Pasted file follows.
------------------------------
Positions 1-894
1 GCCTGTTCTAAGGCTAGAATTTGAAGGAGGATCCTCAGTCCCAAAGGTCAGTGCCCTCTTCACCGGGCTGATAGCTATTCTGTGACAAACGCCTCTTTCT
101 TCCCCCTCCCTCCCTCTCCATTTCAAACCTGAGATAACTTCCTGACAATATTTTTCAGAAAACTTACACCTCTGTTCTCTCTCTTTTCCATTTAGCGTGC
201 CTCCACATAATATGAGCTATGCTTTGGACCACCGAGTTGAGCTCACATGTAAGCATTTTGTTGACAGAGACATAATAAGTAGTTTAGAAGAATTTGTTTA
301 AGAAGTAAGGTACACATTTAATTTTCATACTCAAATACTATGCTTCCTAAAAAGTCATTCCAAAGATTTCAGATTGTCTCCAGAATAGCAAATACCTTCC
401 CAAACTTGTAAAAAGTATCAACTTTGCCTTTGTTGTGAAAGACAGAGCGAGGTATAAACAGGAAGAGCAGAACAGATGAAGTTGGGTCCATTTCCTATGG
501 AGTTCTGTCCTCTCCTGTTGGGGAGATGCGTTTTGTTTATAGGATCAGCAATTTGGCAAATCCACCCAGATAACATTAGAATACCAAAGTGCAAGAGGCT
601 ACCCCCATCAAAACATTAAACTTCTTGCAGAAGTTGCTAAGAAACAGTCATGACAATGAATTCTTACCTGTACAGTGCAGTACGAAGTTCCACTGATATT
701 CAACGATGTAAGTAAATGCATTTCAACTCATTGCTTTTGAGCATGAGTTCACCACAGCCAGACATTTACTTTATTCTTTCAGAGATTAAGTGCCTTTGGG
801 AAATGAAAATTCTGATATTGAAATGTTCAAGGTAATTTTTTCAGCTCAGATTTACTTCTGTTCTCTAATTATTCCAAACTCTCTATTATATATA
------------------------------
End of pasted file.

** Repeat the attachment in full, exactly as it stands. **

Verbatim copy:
Positions 1-894
1 GCCTGTTCTAAGGCTAGAATTTGAAGGAGGATCCTCAGTCCCAAAGGTCAGTGCCCTCTTCACCGGGCTGATAGCTATTCTGTGACAAACGCCTCTTTCT
101 TCCCCCTCCCTCCCTCTCCATTTCAAACCTGAGATAACTTCCTGACAATATTTTTCAGAAAACTTACACCTCTGTTCTCTCTCTTTTCCATTTAGCGTGC
201 CTCCACATAATATGAGCTATGCTTTGGACCACCGAGTTGAGCTCACATGTAAGCATTTTGTTGACAGAGACATAATAAGTAGTTTAGAAGAATTTGTTTA
301 AGAAGTAAGGTACACATTTAATTTTCATACTCAAATACTATGCTTCCTAAAAAGTCATTCCAAAGATTTCAGATTGTCTCCAGAATAGCAAATACCTTCC
401 CAAACTTGTAAAAAGTATCAACTTTGCCTTTGTTGTGAAAGACAGAGCGAGGTATAAACAGGAAGAGCAGAACAGATGAAGTTGGGTCCATTTCCTATGG
501 AGTTCTGTCCTCTCCTGTTGGGGAGATGCGTTTTGTTTATAGGATCAGCAATTTGGCAAATCCACCCAGATAACATTAGAATACCAAAGTGCAAGAGGCT
601 ACCCCCATCAAAACATTAAACTTCTTGCAGAAGTTGCTAAGAAACAGTCATGACAATGAATTCTTACCTGTACAGTGCAGTACGAAGTTCCACTGATATT
701 CAACGATGTAAGTAAATGCATTTCAACTCATTGCTTTTGAGCATGAGTTCACCACAGCCAGACATTTACTTTATTCTTTCAGAGATTAAGTGCCTTTGGG
801 AAATGAAAATTCTGATATTGAAATGTTCAAGGTAATTTTTTCAGCTCAGATTTACTTCTGTTCTCTAATTATTCCAAACTCTCTATTATATATA